France's National Front and Germany's AfD have things in common, but things divide them, too. In both countries the right-wing parties are positioning themselves in preparation for important elections in 2017.
When the Alternative for Germany (AfD) party went from a standing start to pick up around 21 percent of the vote in Mecklenburg-Western Pomerania, outstripping Angela Merkel's conservative CDU, Marine Le Pen tweeted: "The patriots of the AfD have swept Mrs Merkel's party away. My congratulations!"
In fact, Marine Le Pen (pictured above with the AfD's Frauke Petry) is hardly in need of a boost from outside. She's already dashing from one election success to the next. In the recent European elections the Front National even became the strongest party.
It was not always thus. Her father Jean-Marie Le Pen did, spectacularly, make it to the final ballot in the 2002 presidential election, but the parties closed ranks against him in the second round and the Gaullist Jacques Chirac won with a large majority. For a great many French people, the openly anti-Semitic Jean-Marie Le Pen was, in the end, unelectable. He had described the Nazi gas chambers as "a detail of the history of the Second World War."
When his daughter Marine became party leader in 2011, she gradually disempowered her father and finally expelled him from the party for "serious misdemeanors." Since then she has been trying to establish a more moderate tone – which has proved very successful.
Fear of globalization
However, most of her political ideas are scarcely less radical than her father's. She wants France to go back to the franc, leave NATO, and hold a referendum over continued membership of the EU. The Brexit decision in Britain is playing right into her hands. She wants to see deep cuts made to social welfare for non-French citizens living in France, and for people only to get French citizenship if they are of French descent or have earned it, not "just" because they were born in France.
Most experts say that what people who vote for the AfD, the Front National and other right-wing parties in Europe have in common is a fear of globalization, of the loss of state power. The refugee crisis, they say, has only exacerbated this fear. Nicolas Lebourg, a French researcher into radicalism, believes that, as far as the flow of migrants is concerned, the populists are profiting from "the co-incidence of several crises at once," including the financial and European crises.
According to Jean-Dominique Giuliani, the president of the Robert Schuman Foundation in Paris, voting for right-wing populists is "a reaction to Europe's lack of credible answers, and a protest against states that fail to find any solutions for the questions that concern people." In this way, Giuliani says, the questions of immigration and identity have become very big issues, and have been taken up by right-wing populists.
Le Pen needs international contacts
So far the AfD has tended to distance itself from the Front National. Markus Pretzell, an AfD member of the European Parliament, has joined forces with Le Pen's ENF ("Europe of Nations and Freedom") parliamentary grouping. However, his domestic partner and the co-chair of the AfD, Frauke Petry, has still not met Le Pen.
Claire Demesmay, a Frenchwoman with the German Council on Foreign Relations, believes "that the AfD in Germany has little to gain if it's seen to be close to the Front National," because in Germany the FN is seen, correctly, as a party of the extreme right. A party that has been linked to anti-Semitism is something "you can't score points with in Germany," she says. However, she adds that, in terms of focal issues and orientation, there are many similarities between them.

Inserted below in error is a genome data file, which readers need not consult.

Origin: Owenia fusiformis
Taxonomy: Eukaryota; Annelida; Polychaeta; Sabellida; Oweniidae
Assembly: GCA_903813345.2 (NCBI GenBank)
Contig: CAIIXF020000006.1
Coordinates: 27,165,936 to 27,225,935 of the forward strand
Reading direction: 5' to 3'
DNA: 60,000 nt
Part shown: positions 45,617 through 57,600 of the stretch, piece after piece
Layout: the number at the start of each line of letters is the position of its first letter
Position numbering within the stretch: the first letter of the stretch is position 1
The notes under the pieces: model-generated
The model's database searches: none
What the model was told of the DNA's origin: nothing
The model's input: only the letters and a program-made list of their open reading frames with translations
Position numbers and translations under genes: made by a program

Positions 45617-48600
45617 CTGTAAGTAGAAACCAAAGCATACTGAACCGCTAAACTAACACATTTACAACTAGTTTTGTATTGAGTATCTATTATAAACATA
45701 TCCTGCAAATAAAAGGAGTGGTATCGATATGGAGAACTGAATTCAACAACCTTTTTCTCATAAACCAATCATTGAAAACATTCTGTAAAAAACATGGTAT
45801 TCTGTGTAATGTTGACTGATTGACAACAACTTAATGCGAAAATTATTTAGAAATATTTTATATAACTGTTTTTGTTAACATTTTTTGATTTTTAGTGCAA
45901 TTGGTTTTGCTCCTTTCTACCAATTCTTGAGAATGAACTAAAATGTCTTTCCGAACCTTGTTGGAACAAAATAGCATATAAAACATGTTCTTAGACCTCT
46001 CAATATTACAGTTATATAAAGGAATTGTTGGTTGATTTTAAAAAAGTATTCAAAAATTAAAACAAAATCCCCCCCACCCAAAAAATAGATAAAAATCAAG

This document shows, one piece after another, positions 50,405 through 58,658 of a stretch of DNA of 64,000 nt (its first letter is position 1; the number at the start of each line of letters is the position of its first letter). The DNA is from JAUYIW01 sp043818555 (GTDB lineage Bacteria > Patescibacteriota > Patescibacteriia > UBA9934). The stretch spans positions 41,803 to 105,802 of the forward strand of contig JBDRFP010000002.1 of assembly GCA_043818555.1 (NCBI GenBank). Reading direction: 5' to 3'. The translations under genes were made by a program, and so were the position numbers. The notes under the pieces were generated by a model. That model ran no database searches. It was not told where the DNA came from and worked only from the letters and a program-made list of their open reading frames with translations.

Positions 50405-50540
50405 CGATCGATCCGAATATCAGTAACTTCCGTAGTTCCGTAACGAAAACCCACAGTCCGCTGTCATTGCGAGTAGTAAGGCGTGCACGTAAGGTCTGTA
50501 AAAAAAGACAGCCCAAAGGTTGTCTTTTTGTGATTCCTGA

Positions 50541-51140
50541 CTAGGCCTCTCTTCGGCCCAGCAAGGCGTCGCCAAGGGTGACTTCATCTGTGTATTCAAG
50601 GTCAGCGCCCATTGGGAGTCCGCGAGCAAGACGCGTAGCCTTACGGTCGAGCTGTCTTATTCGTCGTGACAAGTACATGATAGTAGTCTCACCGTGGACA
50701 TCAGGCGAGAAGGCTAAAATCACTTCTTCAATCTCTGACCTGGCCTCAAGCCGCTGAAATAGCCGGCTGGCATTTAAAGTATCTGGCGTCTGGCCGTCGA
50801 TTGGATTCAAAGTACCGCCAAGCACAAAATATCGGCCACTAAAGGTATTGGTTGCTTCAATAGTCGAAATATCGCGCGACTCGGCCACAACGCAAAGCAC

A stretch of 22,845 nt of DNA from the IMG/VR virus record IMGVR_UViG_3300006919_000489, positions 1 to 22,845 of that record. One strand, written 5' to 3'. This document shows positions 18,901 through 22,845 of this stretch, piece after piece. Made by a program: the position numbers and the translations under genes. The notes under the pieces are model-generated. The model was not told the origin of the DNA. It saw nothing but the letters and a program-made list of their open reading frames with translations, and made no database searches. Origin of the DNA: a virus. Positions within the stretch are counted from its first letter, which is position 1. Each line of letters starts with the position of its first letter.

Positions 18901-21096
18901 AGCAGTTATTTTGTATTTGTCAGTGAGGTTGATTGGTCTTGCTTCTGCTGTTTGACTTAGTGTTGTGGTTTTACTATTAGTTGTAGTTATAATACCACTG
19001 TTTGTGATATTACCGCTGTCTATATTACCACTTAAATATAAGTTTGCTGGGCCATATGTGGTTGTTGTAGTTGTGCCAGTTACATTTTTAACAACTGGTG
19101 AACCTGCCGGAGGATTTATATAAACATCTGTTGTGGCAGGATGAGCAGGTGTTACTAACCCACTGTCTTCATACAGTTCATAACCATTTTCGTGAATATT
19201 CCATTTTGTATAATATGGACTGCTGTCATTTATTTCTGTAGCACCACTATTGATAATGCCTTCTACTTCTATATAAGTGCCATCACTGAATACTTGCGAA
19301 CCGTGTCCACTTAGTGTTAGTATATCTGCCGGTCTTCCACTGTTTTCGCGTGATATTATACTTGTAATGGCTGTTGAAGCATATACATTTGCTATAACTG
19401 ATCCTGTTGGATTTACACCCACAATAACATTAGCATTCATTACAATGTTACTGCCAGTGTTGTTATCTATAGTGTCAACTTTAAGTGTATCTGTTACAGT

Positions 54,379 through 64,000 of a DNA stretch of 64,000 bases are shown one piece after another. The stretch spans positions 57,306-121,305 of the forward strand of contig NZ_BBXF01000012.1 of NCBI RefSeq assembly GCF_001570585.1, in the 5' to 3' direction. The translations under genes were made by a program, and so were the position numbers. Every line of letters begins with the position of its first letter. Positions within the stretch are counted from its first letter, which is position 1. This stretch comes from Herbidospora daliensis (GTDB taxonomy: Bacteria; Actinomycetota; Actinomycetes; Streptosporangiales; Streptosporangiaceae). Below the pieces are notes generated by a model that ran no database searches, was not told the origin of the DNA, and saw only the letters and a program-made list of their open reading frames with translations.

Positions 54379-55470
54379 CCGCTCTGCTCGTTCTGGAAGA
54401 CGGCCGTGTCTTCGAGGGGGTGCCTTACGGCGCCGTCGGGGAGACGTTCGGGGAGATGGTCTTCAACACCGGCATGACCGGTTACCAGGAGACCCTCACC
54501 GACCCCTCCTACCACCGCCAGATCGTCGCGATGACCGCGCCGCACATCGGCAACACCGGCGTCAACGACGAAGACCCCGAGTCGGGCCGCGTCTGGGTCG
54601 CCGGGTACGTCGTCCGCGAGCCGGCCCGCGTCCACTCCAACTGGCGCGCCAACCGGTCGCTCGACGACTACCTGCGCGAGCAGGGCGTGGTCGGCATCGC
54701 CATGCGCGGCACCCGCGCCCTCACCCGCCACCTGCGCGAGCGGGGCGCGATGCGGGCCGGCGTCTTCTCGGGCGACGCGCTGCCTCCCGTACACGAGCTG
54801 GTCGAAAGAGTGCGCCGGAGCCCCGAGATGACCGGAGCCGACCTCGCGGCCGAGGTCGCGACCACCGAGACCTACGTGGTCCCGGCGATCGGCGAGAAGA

On the other hand, for a French politician who wants to be president, it's important for her to show "that she has international contacts and a certain degree of recognition on the world stage, and that includes Germany." The FN's manifesto calls for an alliance between Russia, France and Germany as an alternative to the EU, "a sort of triumvirate," says Demesmay, to try to establish a "global leadership." Its point of contact in Germany for this project, she says, is the AfD.
Other parties adopting FN objectives
But while so far the AfD has had to content itself with a role in Germany that, while growing, is still small, in the coming year Marine Le Pen has her sights set on nothing less than the French presidency. Polls indicate that she has a good chance of making it to the final ballot, possibly even as the candidate with the most votes. That, of course, depends above all on who the other candidates are. The incumbent, François Hollande, is said to have no chance whatsoever, if indeed he were to stand again. At the moment it's not thought that any other Socialist would have a chance, either.
So it mainly depends on the conservative Republican candidate. If they put forward the former president, Nicolas Sarkozy, various polls indicate that Le Pen might even beat him in the first round. They suggest that the moderate Alain Juppé, who is regarded as a serious politician, would be in a better position. However, when it comes to the final ballot, most political observers anticipate a repeat of the phenomenon of 2002, when Marine Le Pen's father lost by a landslide against Chirac: Even most left-wingers are predicted to vote, albeit reluctantly, for the conservative candidate in order to stop Le Pen. And because the general opinion is that this other candidate will be a Republican, the French are calculating that whoever becomes the Republican candidate will also move into the Elysée Palace.
Claire Demesmay also believes that the likelihood of Marine Le Pen becoming the next French president is "practically zero." Rather, she says, it's more likely "that other parties will adopt some of the National Front's ideas." This, she says, is already starting to happen: "That's a real and immediate danger."